Census 2021: Most deprived areas in West Lindsey revealed

The most deprived areas of West Lindsey have been revealed in the latest 2021 census results.

The most deprived areas of West Lindsey have been revealed in the latest 2021 census results.

The figures come as part of a more detailed set of results from the snapshot of England and Wales captured in March last year.

As part of the 2021 census, households in England and Wales were classified in terms of four different "dimensions of deprivation", which are based on certain characteristics.

The first is where any member of a household, who is not a full-time student, is either unemployed or long-term sick, and the second covers households where no person has at least five or more GCSE passes or equivalent qualifications, and no 16 to 18-year-olds at the home are full-time students.

The third dimension is where any person in the household has general health that is “bad” or “very bad” or has a long-term health problem, and the fourth where the household’s accommodation is either overcrowded or is in a shared dwelling, or has no central heating.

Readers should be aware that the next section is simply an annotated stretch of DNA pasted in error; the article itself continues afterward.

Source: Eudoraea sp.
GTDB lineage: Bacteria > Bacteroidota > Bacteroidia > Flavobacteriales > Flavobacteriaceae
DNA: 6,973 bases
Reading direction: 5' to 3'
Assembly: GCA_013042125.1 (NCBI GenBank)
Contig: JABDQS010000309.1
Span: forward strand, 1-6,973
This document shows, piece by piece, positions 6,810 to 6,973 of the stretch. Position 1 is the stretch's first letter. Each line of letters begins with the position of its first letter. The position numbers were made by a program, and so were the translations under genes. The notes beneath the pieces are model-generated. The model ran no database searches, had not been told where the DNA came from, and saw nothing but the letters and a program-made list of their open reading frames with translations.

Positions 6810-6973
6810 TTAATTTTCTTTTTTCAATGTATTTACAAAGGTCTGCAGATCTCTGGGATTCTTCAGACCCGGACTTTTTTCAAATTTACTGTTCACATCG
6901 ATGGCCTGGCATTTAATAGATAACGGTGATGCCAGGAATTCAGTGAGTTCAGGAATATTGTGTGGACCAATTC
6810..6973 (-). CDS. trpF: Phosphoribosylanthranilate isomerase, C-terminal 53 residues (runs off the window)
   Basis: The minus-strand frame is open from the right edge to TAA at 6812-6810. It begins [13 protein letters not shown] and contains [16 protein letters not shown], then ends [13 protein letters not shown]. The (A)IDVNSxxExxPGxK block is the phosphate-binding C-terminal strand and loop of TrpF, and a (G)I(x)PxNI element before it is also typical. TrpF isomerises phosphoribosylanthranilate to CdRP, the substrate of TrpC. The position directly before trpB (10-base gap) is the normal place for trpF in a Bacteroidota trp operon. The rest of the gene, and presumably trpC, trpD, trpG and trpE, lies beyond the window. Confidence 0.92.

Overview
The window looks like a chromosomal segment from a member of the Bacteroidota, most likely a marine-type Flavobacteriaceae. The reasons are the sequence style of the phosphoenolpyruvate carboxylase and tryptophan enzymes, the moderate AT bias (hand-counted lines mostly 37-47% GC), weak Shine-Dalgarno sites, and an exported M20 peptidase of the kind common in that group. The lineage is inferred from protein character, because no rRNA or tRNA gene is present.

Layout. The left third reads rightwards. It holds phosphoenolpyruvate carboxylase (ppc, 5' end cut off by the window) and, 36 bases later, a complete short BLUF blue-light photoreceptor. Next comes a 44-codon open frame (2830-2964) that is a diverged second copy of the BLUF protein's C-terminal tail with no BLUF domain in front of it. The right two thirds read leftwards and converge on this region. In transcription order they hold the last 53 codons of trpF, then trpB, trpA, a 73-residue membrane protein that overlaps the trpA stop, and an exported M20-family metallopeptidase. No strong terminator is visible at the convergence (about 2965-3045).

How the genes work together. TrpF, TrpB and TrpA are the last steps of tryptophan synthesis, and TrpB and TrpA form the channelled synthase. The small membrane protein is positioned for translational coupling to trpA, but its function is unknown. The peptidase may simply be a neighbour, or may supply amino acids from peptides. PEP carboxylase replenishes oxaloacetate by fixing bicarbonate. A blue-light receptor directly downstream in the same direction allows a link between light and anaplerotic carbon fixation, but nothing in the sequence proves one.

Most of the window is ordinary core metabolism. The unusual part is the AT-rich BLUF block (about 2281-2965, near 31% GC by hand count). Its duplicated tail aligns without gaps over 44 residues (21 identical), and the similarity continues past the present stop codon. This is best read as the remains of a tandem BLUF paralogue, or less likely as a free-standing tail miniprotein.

Office for National Statistics data show 50.8% of households in West Lindsey were deprived in at least one of these "dimensions" when the most recent census was carried out.

It meant the area was largely in line with the average across England and Wales​, of 51.7%. ​It also represented a drop from 54.6% at the time of the last census in 2011.

A further breakdown reveals which of the area's 11 neighbourhoods were most affected by deprivation last year.

In West Lindsey, the three areas with the highest deprivation rates were:

1) Gainsborough East – 62.4% of households here were deprived in at least one dimension at the time of the 2021 census, down from 67.2% in 2011

2) Gainsborough West – 61.5%, ​falling from 64.1% in 2011

3) Market Rasen and Brookenby – 53.5%, a drop from 56.5% in 2011

By contrast, the neighbourhood with the lowest level of deprivation was Nettleham, Sudbrooke and Scothern, at 42.3% of households.

The ONS said deprivation is a "complex topic", adding that more detailed information would come in future releases.